Netherlands | World Cup Blog | ESPN Soccernet
soccernet blog
World Cup home Blogs Home World Cup Blogs Home
Posted by Paul Klomp on 07/06/2010

The road to the final is wide-open. That’s what we modest Dutchman think about tonight’s encounter with Uruguay. After sending home Brazil in a very tight contest, Holland is as confident as it ever will be of finally conquering the much coveted cup. After all, there are only 180 minutes separating the deserving Dutch nation from its ultimate moment of glory.

Contrary to what you may think, this makes sense, as virtually nobody honestly believed that Holland was going to beat Brazil, at least not in the way they eventually did, with hard-working players that intimidated and provoked the opposition into giving up well before match-end. This seems to be the common denominator; Holland playing in such a strong and balanced manner as to scare the opposition into thinking that it’s all hopeless, that the Dutch cannot be beaten today. It happened to the Danes, Japanese and Slovaks. It even happened against Brazil, which dominated the first half, should have scored at least 2, in which case it most probably would have progressed, and then all of a sudden, slowly but surely gave way under the steadily increased pressure from the man in Orange. Two goals by great little Wesley Sneijder and Brazil and all its ‘this will be our sixth title-swagger’ was gone.

This unrelenting style of play by Holland has led some to complain about foul-play and subsequently critize the Dutch for winning in such an ugly manner. Robben dived too much, Van Bommel provoked too aggressively and De Jong tackled too hard. Well, too bad. Sorry for applying the laws of modern football in a match against sweet Brazil. Sorry for finally stepping up at the right time and showing that we are no pushovers nor prima donna’s who only care for our style of play. Sorry for the Oranje, who realize that the time has come to finally bring home the World Cup any which way possible. I do apologize people, but now is the time. And everyone in Holland knows it is; it doesn’t matter how we win it, as long as we win it.

The mood of excitement and self-confidence that has engulfed the Dutch nation on Friday night as a result of this realization, stemming from the victory against Brazil, still very much serves as a comforting blanket of invincibility heading into tonight’s encounter with Uruguay. If the semi-finals normally serve the role of Mount Everest in blocking the view on the Final for any nation being fortunate enough to survive until the final four, the semi-final against Uruguay is seen as just a minor speed bump en-route to either a titanic clash with super-skilled Spain or a historic battle with the arch-enemy; Germany.

At this moment, nobody really cares about who’s the opponent, believing that if you can beat Brazil you can beat anyone, displaying an overly confident attitude that might have some serious truth in it nonetheless. Because, with all due respect, Uruguay is far from an inspiring opponent to be confronted with in the semi-final. It found its rightful place in the semi-finals by drawing to France and winning against South Africa, Mexico, South Korea and Ghana. While that may be a remarkable achievement, Uruguay is still very much a mediocre team, with only three genuine class players in Diego Forlan, Luis Suarez and Diego Lugano and a style of play that is focused on the flashes of brilliance of especially the former two. With these three in top-form and an over-achieving team as a whole, Uruguay might have had a shot at the Final if Holland played well below-par. However, since Suarez and Lugano won’t play tonight, Uruguay is quality-strapped and Holland should thus be able to overcome the Uruguayan speed bump without too much difficulty.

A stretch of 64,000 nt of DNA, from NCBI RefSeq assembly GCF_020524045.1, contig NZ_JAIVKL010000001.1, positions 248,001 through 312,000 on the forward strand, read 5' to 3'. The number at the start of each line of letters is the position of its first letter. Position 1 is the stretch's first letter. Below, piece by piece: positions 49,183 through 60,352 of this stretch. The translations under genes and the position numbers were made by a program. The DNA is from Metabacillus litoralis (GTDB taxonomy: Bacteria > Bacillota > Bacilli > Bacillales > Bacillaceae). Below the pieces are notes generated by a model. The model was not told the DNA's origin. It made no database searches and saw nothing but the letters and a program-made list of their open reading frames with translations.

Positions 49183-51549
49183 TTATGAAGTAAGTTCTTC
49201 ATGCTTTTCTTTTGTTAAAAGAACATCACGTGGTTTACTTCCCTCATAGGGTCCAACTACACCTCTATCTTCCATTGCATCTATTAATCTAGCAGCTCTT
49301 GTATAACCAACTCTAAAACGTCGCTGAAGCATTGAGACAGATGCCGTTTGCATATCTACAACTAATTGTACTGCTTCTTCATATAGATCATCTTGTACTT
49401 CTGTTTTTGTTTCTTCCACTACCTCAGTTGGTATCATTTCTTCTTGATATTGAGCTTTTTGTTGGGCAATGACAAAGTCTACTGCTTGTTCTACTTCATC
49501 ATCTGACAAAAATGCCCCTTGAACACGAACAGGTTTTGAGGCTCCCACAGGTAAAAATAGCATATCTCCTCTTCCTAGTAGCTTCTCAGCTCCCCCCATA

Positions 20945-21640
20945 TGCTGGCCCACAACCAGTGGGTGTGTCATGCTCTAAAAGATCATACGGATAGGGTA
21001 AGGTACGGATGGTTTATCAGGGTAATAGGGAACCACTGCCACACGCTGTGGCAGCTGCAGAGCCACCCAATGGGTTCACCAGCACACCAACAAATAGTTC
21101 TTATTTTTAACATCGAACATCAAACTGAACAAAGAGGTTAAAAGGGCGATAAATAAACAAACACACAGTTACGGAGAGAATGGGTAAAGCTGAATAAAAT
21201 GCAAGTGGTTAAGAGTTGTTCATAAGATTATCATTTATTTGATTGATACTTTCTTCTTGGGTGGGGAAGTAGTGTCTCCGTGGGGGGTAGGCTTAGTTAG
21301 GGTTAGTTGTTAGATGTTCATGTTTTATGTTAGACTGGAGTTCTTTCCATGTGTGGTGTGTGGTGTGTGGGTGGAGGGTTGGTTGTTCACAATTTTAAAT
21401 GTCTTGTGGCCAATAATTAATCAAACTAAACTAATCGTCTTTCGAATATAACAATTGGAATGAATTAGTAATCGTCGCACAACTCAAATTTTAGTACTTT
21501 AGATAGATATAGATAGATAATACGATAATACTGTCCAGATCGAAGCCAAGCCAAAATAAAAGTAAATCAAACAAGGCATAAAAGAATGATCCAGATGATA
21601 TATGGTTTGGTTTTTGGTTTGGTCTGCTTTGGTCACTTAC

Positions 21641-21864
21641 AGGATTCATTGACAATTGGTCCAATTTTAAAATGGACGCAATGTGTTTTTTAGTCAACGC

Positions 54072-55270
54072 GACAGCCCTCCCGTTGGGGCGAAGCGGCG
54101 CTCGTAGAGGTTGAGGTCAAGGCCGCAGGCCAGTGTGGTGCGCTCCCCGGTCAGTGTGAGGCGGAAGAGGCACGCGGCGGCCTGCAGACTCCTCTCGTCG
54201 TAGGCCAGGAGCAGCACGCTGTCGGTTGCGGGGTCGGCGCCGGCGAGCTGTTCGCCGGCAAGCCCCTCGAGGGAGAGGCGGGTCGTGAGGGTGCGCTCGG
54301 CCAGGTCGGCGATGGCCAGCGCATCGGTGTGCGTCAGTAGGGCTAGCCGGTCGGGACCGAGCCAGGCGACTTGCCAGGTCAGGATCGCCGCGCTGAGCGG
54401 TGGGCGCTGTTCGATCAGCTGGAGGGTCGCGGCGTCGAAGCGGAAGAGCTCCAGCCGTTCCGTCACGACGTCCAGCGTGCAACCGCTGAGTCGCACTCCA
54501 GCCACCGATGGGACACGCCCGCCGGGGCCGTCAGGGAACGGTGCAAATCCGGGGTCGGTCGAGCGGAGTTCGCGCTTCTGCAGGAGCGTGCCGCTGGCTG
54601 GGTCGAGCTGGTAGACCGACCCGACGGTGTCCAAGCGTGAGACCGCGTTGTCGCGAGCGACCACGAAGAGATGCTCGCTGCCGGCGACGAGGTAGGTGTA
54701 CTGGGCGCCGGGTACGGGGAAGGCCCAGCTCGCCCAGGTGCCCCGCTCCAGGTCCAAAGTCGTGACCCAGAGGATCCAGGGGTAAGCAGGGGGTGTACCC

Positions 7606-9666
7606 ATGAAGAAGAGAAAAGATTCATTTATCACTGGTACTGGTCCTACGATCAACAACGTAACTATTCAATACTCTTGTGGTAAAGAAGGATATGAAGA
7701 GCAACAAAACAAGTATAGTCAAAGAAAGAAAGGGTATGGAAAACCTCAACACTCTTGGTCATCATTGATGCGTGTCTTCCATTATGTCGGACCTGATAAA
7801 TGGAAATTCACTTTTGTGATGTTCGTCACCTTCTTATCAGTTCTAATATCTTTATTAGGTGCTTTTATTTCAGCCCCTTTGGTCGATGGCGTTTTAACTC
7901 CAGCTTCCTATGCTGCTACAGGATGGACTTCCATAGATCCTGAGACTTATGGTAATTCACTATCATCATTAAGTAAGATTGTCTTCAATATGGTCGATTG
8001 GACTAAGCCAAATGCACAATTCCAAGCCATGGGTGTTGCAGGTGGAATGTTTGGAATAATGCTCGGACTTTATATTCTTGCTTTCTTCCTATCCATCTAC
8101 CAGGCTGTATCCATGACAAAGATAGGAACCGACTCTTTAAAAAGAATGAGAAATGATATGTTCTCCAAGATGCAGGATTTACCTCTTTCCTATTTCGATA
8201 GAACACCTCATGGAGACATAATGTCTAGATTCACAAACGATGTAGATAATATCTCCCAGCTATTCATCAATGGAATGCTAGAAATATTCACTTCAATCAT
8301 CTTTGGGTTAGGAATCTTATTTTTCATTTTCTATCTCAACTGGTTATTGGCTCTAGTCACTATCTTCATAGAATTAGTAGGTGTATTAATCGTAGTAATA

Besides the eventual result of the match, it will be very interesting to see if Holland can continue to improve its level of play after the strong showing in the second half against Brazil. If we want to have a decent shot at beating Spain or Germany in the final, this level will have to improve significantly. Luckily, there are strong signs pointing in that direction, with Sneijder and Robben continuing to improve their play and with Van Bommel and Stekelenburg slowly but surely becoming the World Cup’s most valuable players. If these developments continue, Holland will be able to peak at ‘le moment supreme’, unlike Spain and Germany, who enjoyed their highs in earlier stages already.


Posted by luisa on 07/07/2010

The dutch team believes. Robben and Sneijder are terrific, but dont forget about Gio Van Bronkhorst, Kuyt, Van Bommel, Van Persie...They also are giving a good example of what a team work is.
Nice article!

Posted by Mr Tho on 07/08/2010

Toi la nguoi VIET NAM, dat nuoc chung toi rat yeu bong da. Va NETHERLANDS chinh la tam guong de chuing toi hoc hoi.Thanks you with " Now is the time"

Posted by Roy on 07/08/2010

Time to replace the legends. Sneijder's name will replace Cruyff, Robben's name will replace Neskeens, and so on. Finally, Total Football to be replace by van Marwijk's Efficient Football.

Van Persie, Kuyt, Robben, Sneijder, Van Bommel, De Jong, Van Bronkhorst, Van Der Wiel, Mathijsen, Heitinga and Stekelenburg will be the new XI that people will talk about, when they talk about Dutch Football. And Van Marwijk will be the man engraved in the Dutch Hall of Fame.

Because Holland is finally the World Champions, come July 2010!!!

(sigh, if only Dennis Bergkamp is in the above line-up)

  Post your comment
Email Address:
characters left
© ESPN Soccernet 2009